Daily Reflection – Mar 7, 2017
Tuesday 7 March 2017
First Reading: Isaiah 55:10-11
From all their distress God rescues the just
Psalm 34:4-5, 6-7, 16-17, 18-19
Gospel Reading: Matthew 6:7-15
Today’s Note: Tuesday of the First Week of Lent
Jesus said to his disciples:
“In praying, do not babble like the pagans,
who think that they will be heard because of their many words.
Do not be like them.
Your Father knows what you need before you ask him.
“This is how you are to pray:
Our Father who art in heaven,
hallowed be thy name,
thy Kingdom come,
thy will be done,
on earth as it is in heaven.
Give us this day our daily bread;
and forgive us our trespasses,
as we forgive those who trespass against us;
and lead us not into temptation,
but deliver us from evil.
“If you forgive men their transgressions,
your heavenly Father will forgive you.
But if you do not forgive men,
neither will your Father forgive your transgressions.”
Your heavenly Father knows what you need
Do you believe that God’s word has power to change and transform your life today? Isaiah says that God’s word is like the rain and melting snow which makes the barren ground spring to life and become abundantly fertile (Isaiah 55:10-11). God’s word has power to penetrate our dry barren hearts and make them springs of new life. If we let God’s word take root in our heart it will transform us into the likeness of God himself and empower us to walk in his way of love and holiness. God wants his word to guide and shape the way we think, act, and pray. Ambrose (339-397 AD), an early church father and bishop of Milan, wrote that the reason we should devote time for reading Scripture is to hear Christ speak to us. “Are you not occupied with Christ? Why do you not talk with him? By reading the Scriptures, we listen to Christ.”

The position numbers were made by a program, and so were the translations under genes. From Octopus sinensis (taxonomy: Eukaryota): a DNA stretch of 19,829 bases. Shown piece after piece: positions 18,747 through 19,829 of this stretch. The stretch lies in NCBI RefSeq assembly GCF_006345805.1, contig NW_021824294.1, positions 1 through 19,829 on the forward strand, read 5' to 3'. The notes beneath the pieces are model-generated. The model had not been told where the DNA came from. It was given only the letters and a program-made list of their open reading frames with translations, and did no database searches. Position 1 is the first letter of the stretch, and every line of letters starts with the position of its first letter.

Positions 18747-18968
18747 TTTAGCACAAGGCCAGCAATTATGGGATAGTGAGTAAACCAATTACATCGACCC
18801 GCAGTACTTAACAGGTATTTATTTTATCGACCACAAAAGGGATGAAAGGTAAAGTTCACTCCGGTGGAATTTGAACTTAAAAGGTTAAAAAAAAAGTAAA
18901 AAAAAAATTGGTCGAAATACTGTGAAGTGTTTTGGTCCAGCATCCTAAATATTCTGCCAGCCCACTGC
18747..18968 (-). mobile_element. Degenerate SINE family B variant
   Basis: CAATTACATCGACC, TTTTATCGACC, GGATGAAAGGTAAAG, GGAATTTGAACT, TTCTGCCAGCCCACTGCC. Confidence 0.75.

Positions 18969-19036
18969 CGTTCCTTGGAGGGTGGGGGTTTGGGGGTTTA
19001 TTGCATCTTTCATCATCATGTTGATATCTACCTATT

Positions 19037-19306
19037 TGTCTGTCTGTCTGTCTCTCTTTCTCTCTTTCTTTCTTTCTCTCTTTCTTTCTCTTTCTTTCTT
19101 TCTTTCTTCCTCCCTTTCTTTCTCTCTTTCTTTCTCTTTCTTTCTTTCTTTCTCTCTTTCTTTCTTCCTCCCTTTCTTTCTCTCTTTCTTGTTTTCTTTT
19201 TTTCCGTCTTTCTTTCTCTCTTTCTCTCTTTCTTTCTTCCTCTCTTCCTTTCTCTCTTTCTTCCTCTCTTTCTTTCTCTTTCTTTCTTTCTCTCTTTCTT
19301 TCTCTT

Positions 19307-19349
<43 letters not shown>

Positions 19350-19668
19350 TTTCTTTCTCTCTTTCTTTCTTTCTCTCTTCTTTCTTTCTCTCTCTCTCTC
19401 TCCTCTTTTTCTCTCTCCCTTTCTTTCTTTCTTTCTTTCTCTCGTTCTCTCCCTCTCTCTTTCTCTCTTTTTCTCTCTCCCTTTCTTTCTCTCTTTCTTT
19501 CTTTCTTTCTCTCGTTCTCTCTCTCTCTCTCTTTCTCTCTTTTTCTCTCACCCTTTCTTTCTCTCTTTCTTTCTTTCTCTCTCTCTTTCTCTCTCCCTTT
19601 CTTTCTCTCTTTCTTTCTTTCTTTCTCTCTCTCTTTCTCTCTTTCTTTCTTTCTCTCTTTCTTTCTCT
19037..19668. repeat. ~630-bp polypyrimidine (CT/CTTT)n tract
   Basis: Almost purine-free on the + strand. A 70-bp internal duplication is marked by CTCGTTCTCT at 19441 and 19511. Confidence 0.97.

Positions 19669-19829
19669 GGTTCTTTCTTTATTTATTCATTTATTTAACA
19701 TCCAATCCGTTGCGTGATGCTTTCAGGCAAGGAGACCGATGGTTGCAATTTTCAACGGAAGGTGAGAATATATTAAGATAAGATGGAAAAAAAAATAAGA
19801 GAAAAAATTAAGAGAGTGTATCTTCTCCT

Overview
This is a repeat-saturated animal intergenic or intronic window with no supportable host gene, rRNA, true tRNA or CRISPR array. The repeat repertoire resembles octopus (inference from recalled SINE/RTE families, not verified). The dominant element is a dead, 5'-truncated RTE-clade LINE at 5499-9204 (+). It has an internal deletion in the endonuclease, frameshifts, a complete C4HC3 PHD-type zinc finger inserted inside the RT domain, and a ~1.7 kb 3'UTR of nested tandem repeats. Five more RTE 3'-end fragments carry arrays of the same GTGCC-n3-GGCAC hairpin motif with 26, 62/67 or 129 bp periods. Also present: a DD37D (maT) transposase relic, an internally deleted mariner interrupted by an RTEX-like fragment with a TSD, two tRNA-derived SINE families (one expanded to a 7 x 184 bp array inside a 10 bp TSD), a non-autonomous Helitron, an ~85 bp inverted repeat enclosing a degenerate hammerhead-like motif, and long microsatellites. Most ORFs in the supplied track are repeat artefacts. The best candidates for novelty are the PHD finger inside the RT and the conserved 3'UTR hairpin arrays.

We can approach God confidently because he is waiting with arms wide open to receive his prodigal sons and daughters. That is why Jesus gave his disciples the perfect prayer that dares to call God, Our Father. This prayer teaches us how to ask God for the things we really need, the things that matter not only for the present but for eternity as well. We can approach God our Father with confidence and boldness because the Lord Jesus has opened the way to heaven for us through his death and resurrection. When we ask God for help, he fortunately does not give us what we deserve. Instead, God responds with grace, mercy, and loving-kindness. He is good and forgiving towards us, and he expects us to treat our neighbor the same. God has poured his love into our hearts through the gift of the Holy Spirit who has been given to us (Romans 5:5). And that love is like a refining fire – it purifies and burns away all prejudice, hatred, resentment, vengeance, and bitterness until there is nothing left but goodness and forgiveness towards those who cause us grief or harm.
Consider what John Cassian (360-435 AD), an early church father who lived for several years with the monks in Bethlehem and Egypt before founding a monastery in southern Gaul, wrote about the Lord’s Prayer and the necessity of forgiving one another from the heart:
“The mercy of God is beyond description. While he is offering us a model prayer he is teaching us a way of life whereby we can be pleasing in his sight. But that is not all. In this same prayer he gives us an easy method for attracting an indulgent and merciful judgment on our lives. He gives us the possibility of ourselves mitigating the sentence hanging over us and of compelling him to pardon us. What else could he do in the face of our generosity when we ask him to forgive us as we have forgiven our neighbor? If we are faithful in this prayer, each of us will ask forgiveness for our own failings after we have forgiven the sins of those who have sinned against us, not only those who have sinned against our Master. There is, in fact, in some of us a very bad habit. We treat our sins against God, however appalling, with gentle indulgence – but when by contrast it is a matter of sins against us ourselves, albeit very tiny ones, we exact reparation with ruthless severity. Anyone who has not forgiven from the bottom of the heart the brother or sister who has done him wrong will only obtain from this prayer his own condemnation, rather than any mercy.”
Do you treat others as you think they deserve to be treated, or do you treat them as the Lord has treated you – with mercy, steadfast love, and kindness?
“Father in heaven, you have given me a mind to know you, a will to serve you, and a heart to love you. Give me today the grace and strength to embrace your holy will and fill my heart and mind with your truth and love that all my intentions and actions may be pleasing to you. Help me to be kind and forgiving towards my neighbor as you have been towards me.”